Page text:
Churches, Civil Rights Groups, Activists, Say Justice is at the Polls
by Hazel Trice Edney
(TriceEdneyWire.com) – As President Donald Trump and former Vice President Joe Biden campaign in key states in final days of the 2020 presidential race, yet another Black man was shot and killed by police Monday afternoon, Oct. 26.
The Philadelphia police shooting of 27-year-old Walter Wallace Jr., a reportedly mentally ill man holding a knife as his mother tried to calm him down when the police arrived on the scene, is the latest in a string of police killings of Black people that had already risen as a major campaign issue. The family had reportedly called emergency for an ambulance for Wallace – not police.
In a video taken by a stander, Wallace appears to be agitatedly walking around and then toward two police officers who were screaming, “Put the knife down!” Wallace walked toward the police; then collapsed in a hail of bullets.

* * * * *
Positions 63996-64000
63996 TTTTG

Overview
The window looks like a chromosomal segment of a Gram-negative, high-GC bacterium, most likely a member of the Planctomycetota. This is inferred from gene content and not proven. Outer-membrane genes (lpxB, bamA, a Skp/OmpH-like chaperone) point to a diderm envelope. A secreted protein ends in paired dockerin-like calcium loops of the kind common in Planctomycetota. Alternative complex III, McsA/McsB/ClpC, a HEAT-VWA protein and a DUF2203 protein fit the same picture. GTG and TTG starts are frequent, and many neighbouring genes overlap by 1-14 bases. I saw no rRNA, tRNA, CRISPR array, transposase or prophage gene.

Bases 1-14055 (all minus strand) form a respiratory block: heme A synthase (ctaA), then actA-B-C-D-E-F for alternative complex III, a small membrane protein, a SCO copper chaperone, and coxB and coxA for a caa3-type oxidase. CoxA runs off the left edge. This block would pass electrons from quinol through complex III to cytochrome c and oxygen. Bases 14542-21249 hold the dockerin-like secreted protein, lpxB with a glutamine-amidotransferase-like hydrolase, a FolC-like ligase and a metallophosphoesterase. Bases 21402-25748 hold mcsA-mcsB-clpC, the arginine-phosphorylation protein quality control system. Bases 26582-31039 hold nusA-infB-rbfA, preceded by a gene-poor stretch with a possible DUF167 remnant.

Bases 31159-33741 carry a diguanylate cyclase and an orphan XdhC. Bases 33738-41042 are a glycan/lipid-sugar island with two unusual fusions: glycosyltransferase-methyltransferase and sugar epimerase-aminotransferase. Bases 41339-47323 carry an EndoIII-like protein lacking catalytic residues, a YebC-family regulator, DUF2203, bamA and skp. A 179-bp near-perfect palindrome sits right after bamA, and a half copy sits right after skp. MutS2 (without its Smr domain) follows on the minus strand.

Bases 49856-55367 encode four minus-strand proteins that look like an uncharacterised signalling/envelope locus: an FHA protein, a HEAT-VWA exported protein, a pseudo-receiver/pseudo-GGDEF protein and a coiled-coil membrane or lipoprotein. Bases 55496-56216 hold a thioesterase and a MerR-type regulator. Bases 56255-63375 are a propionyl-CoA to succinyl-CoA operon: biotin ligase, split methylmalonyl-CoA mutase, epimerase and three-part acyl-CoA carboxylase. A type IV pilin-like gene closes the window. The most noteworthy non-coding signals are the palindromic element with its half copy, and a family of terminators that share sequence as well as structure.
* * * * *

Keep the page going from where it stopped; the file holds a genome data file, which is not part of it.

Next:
A woman can be heard wailing with shock and grief. A man can be heard saying, “They just killed him in front of me…Y’all ain’t have to give him that many shots.”
Protests broke out immediately as citizens ran toward the dying man and the police in shock and anger.
Wallace’s father, Walter Wallace Sr., in a CNN interview, pleaded for the violence to stop, saying “It will leave a bad scar on my son with all this looting and chaos…This is where we live, and it’s the only community resource we have, and if we take all the resource and burn it down, we don’t have anything.”
Local TV stations showed both looters and protesters in the streets daily. The Pennsylvania National Guard was called in by Gov. Tom Wolf as police continued to clash with protestors. Mayor Jim Kenney has promised a full investigation.
“I have watched the video of this tragic incident,” Kenney said in a statement. “And it presents difficult questions that must be answered.”